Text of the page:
Ship Arrivals & Departures 1837-1842.

A selection of newspaper cuttings providing  five year example of ship movements in and out of Shoreham port during the 19th century. The ship’s name is followed by the surname of the captain then the port sailed from or to. From early 1840 the cargo carried is also given.

The British Library Newspaper Archive is a massive and absolutely fascinating resource and thanks must go them for their permission in allowing these images to be reproduced (www.britishnewspaperarchive.co.uk). Please also note that in copyright images belong to Northcliffe Media Limited and out of copyright images belong to The British Library. Continue reading “Ship Arrivals & Departures 1837-1842.”

Sea Captains’ Mutual Benevolent Society Insurance 1853

An historically important document recording the signatures of those Shoreham Master Mariners who took out insurance and assurance cover prior to their voyages. Each were indemnified for up to £40 against loss of their nautical instruments, charts and clothes and a full £40 in the case of their death payable to the widow or nearest relative. Shoreham born Thomas Brown Kirton of Queen’s Place who wrote and signed the front page conditions of the document was himself a shipowner.

 

The year 1853 could be misread as 1833 but has been discounted as many of the ships named were not built until after the latter. Some entries only show the year but a few do include a date – were these the date the ships were due to sail or just when they were added to the policy? In the case of James Francis of the War Hawk it had to be near the maiden voyage as the date entered was only six days after the launching!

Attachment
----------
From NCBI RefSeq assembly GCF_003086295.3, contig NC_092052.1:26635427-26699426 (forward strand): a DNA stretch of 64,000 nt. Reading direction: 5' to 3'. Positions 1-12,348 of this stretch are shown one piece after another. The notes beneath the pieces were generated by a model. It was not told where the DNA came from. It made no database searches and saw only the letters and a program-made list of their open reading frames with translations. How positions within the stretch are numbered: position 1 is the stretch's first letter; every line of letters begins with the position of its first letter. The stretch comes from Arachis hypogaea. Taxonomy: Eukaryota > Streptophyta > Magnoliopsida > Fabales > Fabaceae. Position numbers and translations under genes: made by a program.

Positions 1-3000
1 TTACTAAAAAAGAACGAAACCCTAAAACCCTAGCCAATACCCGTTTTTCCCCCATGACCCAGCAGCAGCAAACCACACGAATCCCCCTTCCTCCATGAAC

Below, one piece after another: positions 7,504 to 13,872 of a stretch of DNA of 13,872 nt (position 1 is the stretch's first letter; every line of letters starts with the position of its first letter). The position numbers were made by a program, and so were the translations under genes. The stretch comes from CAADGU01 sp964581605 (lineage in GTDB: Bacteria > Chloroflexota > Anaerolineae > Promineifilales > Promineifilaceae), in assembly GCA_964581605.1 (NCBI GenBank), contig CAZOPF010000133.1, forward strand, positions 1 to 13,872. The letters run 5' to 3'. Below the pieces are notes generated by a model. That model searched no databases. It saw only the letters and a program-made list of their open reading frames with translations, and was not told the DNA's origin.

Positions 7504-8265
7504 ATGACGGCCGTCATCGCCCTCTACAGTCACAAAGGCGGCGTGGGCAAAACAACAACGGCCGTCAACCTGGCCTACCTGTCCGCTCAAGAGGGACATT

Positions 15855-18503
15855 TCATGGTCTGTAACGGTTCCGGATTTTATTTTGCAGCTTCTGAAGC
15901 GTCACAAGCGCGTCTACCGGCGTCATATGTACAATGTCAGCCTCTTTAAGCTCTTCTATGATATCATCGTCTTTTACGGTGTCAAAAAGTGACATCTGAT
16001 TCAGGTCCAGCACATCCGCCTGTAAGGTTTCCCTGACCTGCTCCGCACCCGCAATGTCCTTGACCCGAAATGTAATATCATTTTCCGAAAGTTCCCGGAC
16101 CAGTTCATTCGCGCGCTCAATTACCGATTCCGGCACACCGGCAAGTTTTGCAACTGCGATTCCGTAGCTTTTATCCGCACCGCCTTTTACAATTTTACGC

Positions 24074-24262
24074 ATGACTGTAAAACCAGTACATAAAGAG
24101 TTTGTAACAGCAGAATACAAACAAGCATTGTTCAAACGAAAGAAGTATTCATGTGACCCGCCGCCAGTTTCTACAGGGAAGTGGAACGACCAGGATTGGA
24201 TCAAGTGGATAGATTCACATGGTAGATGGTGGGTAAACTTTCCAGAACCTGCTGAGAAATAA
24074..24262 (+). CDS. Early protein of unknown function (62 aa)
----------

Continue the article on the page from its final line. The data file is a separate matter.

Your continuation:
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Steam Paddle Tugs

Researcher Ken Wilcox’s brief but important notes on Shoreham’s paddle tugs are a relevant addition to the town’s history records that may otherwise have been completely overlooked. This website documents many of the ships built and used in Shoreham but very little on the paddle tug workhorses that during the nineteenth and early twentieth centuries busily assisted those sailing ships in and out of the harbour and even, on occasions, towing our oar-propelled lifeboats to the aid of  ships in distress.

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